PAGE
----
Penn women's lax falls to Loyola, 10-9, in overtime of first-round NCAA game


Quakers' season ended by a game-winning goal with 3.8 seconds left in overtime


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Senior co-captain Erin Brennan played her final game wearing the Red and Blue Sunday. She had two goals and one assist in Penn’s 10-9 overtime loss to Loyola in the first round of the NCAA tournament.

Photo by Andrew Dierkes


The Penn women’s lacrosse team scored the first goal in its first-round NCAA tournament game Sunday at No. 6-seed Loyola (MD).

But foreshadowing the day for the Quakers, the Greyhounds came back and scored just over a minute later.

In a game that saw five lead changes and nine ties, the Red and Blue led seven times but could never gain a commanding lead — neither team ever led by more than one goal — and the No. 6-seed Loyola knocked them out of the tournament in overtime, 10-9.

“They played with a ton of heart today,” coach Karin Brower Corbett said. “I think we had our chances and I think we could have won [Sunday], so I’m disappointed.”

It was a back and forth affair from start to finish. Every time one team scored, the other came right back to tie it. The teams entered halftime tied at four and ended the second half tied at eight.

“I think our game plan was to slow down their fast break,” Corbett said. “I know that Loyola is really good at fast breaking, and we needed to limit those opportunities.”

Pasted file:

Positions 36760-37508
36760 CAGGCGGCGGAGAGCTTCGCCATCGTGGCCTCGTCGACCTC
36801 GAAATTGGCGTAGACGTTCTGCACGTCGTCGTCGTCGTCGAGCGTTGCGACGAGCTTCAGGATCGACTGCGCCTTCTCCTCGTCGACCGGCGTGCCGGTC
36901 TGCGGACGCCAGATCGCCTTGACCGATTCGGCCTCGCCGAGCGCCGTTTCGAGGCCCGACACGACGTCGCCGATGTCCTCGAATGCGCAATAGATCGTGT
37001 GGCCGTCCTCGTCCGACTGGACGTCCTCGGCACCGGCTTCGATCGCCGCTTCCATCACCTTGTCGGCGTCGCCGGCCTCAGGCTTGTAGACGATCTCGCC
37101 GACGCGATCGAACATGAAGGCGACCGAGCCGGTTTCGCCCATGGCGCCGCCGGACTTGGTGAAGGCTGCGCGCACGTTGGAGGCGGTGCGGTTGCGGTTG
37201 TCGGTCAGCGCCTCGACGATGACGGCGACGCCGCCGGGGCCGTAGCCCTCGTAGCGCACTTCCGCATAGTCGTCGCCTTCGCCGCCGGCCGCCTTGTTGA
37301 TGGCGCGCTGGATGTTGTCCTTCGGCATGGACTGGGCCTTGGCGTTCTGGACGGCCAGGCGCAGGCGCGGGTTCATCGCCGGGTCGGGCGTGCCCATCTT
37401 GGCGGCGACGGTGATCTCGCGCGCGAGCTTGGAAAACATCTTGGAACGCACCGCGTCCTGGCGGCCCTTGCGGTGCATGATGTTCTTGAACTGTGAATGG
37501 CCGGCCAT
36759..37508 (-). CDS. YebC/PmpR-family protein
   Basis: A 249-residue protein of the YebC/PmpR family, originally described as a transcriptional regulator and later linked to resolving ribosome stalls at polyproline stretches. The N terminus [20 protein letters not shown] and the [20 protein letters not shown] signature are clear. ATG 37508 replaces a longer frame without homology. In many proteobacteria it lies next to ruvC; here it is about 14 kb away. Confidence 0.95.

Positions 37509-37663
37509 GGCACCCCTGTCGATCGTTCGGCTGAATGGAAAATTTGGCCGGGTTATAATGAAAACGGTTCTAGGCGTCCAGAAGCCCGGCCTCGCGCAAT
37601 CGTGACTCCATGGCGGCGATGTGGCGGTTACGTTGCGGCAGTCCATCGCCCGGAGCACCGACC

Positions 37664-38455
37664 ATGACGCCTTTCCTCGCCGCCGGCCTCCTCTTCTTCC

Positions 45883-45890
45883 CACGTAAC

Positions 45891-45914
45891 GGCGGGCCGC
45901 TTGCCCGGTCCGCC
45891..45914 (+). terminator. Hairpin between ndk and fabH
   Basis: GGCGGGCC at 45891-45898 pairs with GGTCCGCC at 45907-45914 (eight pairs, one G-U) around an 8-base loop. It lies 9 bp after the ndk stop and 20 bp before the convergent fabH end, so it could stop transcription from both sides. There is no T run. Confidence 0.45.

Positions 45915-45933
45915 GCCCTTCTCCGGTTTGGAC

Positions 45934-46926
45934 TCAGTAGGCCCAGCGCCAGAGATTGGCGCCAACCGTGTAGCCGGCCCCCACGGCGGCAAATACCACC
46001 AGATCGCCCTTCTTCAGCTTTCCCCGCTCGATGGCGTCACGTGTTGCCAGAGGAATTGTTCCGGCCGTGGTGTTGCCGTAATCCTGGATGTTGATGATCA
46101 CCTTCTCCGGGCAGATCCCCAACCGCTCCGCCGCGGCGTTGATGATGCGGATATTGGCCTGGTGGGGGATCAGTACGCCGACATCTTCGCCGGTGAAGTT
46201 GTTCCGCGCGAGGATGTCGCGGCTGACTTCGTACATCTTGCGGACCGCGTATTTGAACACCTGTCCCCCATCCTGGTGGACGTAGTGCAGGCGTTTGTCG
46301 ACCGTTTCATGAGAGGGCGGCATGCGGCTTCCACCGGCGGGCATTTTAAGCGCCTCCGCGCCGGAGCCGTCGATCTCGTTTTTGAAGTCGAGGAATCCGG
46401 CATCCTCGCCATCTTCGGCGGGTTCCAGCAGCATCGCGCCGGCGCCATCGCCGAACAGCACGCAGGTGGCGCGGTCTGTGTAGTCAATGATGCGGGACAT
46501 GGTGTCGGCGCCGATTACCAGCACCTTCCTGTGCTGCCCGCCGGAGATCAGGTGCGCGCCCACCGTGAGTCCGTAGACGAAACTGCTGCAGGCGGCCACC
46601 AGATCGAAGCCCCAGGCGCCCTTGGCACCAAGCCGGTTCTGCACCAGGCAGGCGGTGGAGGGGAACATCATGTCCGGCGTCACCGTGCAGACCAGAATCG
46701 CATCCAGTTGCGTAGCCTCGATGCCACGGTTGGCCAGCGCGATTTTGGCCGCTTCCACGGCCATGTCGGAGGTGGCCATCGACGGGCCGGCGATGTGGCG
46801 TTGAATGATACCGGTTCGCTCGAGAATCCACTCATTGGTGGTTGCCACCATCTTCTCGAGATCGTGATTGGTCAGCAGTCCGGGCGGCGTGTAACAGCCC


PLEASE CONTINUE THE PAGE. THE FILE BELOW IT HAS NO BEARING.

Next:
Unfortunately for the Quakers, they couldn’t stop Loyola’s quick offense when it mattered — at the end of overtime. Loyola freshman Hannah Schmitt scored the game-winner with 3.8 seconds left in the second period of overtime.

Both teams’ senior goalkeepers had outstanding performances. Loyola goalie Kerry Stoothoff came up big in the second period of overtime when Penn held the ball for over two minutes but couldn’t find a way to score. Penn goalie Emily Leitner also had some big saves, but the Penn offense couldn’t convert its opportunities.

“I credit the goalkeeper for Loyola. She had a lot of good saves, and we needed to move her and fake her,” Corbett said. “I really feel that on the offensive end, we had control, we had a lot of shots, we had a lot of opportunities and unfortunately, we didn’t finish on them today.”

For Leitner and her co-captain Erin Brennan, the game was the final of their Penn careers. Leitner finishes with 253 saves, including five against Loyola. Brennan ends with 126 goals, including two on Sunday.

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